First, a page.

Pax kicked off Air NZ flight for ignoring safety briefing

Status
Not open for further replies.

blaz

Member
Joined
Jan 17, 2011
Posts
112
I don't care whether they sell the seat or not. It is up to the steward in charge of briefing the exit row people as to whether they are incapable of being able or responsible for vacating the plane in an emergency. Intoxication, physical issues or the ability to understand their task are assessed and like any umpire, they make the judgement. I have actually met people like the woman who placed their fingers in their ears...arrogant and narcissistic .
 
M

Max Samuels

Guest
Seems a little over the top to me. Maybe make them move seats, but to throw them off?

To me, this is just another example of how crazy NZ has become.
My brother lives in NZ, and I have visited literally dozens of times. Maybe as many as 50, over the years.
I was always amused by some of their quirks, but the latest moves by the Government to send people to jail for looking at the Christchurch killer's manifesto online, banning certain books from bookshops.... to me I find this rather chilling. I think Air NZ's "bold" move to throw these people off, and then the Government giving them an infringement, is just another step in this crazy direction.

I find it difficult to believe that "failing to comply with crew instructions" includes not removing one's fingers from one's own ears! I am not a lawyer, but i am pretty sure the scope of crew instructions is not endless - I would be interested to see what a court thinks of this. Being able to "hear" is not a requirement to be on a plane. It might be a requirement to sit an exit, but should not end up with a Government issued fine.

What a joke.
 
Joined
May 6, 2010
Posts
5
Some religions, especially some brands of Sunni, are forbidden to listen to musical instruments and will plug their ears if they hear any. A possible cause?

In any event the clip is truly awful! They used to have quite good ones, but this?! !

The only time I rode in an exit row (Jetstar?) The crew neglected to mention what seemed to be an airbag integrated into the seatbelt. No other rows had them.
 
M

Max Samuels

Guest
"In the unlikely event that we crash into the side of a mountain at 800kph, there is a life jacket under your seat, or in your armrest, if you're in business"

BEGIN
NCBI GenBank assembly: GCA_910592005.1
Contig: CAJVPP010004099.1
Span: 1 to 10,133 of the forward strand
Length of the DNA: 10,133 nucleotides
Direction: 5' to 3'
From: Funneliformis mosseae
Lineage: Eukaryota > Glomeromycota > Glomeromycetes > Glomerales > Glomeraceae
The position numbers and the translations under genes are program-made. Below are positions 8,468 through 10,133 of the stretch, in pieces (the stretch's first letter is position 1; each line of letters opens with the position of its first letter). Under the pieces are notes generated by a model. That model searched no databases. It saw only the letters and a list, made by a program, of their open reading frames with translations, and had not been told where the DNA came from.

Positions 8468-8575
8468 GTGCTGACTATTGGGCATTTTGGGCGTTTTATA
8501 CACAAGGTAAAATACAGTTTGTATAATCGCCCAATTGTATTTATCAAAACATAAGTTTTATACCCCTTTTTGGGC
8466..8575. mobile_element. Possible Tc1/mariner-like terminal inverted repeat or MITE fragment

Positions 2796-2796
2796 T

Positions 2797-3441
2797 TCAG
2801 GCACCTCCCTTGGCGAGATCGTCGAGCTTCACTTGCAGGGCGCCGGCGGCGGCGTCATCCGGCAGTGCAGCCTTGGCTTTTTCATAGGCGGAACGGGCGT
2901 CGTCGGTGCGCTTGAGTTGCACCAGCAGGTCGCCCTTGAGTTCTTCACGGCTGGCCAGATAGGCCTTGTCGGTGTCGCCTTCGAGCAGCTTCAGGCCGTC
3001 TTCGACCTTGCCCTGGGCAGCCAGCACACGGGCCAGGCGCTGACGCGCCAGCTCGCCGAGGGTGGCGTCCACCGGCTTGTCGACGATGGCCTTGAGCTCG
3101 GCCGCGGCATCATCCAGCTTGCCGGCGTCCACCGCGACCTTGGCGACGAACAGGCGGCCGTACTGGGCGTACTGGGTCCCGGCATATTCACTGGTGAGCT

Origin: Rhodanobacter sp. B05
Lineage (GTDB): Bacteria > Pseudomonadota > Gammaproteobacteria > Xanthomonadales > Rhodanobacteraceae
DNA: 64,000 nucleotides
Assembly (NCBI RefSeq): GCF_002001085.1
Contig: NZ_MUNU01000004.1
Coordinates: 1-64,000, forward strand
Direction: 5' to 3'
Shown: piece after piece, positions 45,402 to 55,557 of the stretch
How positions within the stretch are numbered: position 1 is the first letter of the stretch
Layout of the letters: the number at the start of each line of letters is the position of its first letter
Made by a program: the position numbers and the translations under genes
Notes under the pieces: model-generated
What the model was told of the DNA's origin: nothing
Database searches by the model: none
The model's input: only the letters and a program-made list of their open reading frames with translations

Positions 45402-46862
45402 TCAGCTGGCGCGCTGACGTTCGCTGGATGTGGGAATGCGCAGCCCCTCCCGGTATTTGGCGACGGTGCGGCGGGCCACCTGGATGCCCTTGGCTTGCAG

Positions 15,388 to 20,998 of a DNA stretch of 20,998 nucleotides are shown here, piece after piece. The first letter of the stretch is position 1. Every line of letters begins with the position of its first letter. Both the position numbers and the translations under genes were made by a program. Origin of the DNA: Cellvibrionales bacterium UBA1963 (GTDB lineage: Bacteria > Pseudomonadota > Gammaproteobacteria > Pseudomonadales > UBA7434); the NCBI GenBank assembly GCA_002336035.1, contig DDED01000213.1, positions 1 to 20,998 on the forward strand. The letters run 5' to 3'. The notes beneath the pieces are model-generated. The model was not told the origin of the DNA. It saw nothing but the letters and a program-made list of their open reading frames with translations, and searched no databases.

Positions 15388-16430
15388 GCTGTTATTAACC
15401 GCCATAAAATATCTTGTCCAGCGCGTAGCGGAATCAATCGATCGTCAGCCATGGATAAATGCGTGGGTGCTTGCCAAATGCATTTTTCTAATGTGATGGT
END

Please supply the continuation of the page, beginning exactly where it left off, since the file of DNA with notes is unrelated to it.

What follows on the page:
rmcclymo

Newbie
Joined
Mar 11, 2014
Posts
1
I frequently fly on regional flights with just one cabin crew. If they are injured or incapacitated in an accident, the exit row passengers who get additional instructions and have to indicate both their willingness and ability to do these tasks if needed, would become the ones that would save the day.

Anyone who’s in a exit row who isn’t ready to engage fully in the briefing needs to be seated elsewhere or put off the flight. ANZ crew did the only sensible thing.
 

sabre1

Junior Member
Joined
Mar 13, 2007
Posts
27
I haven't seen this discussed here elsewhere yet.

A couple has apparently been kicked off an Air New Zealand flight from Wellington to Auckland after refusing to listen to the safety briefing. They were seated in the exit row.

Good on the cabin crew, I say!

I agree that they should pay attention especially as they have to accept responsibility for assisting with an emergency evacuation (if it occurs). Preferably the cabin crew should have briefed them and confirmed that they would accept the responsibility of seating in an emergency exit row. If they did not accept then they should have been moved to a different seat (not 'kicked off').
 

Warks

Established Member
Joined
Oct 9, 2003
Posts
2,748
Were they drunk? I wonder if that state should get you removed from the exit row. But how is that assessed without a breathalyser?
 

dmgale1960

Intern
Joined
Jun 30, 2009
Posts
75
I haven't seen this discussed here elsewhere yet.

A couple has apparently been kicked off an Air New Zealand flight from Wellington to Auckland after refusing to listen to the safety briefing. They were seated in the exit row.

Good on the cabin crew, I say!


Fair enough!
 

lacuska1

Junior Member
Joined
Nov 15, 2018
Posts
33
that is a bit much-they could have told them that they would be re-seated to a non emergency seat if they not comply with the regulations
 
M

Max Samuels

Guest
Were they drunk? I wonder if that state should get you removed from the exit row. But how is that assessed without a breathalyser?

And that of course is the million dollar question, and furthers my point that the whole thing is silly and probably just a couple of SJWs feeling "good" about wielding power over others.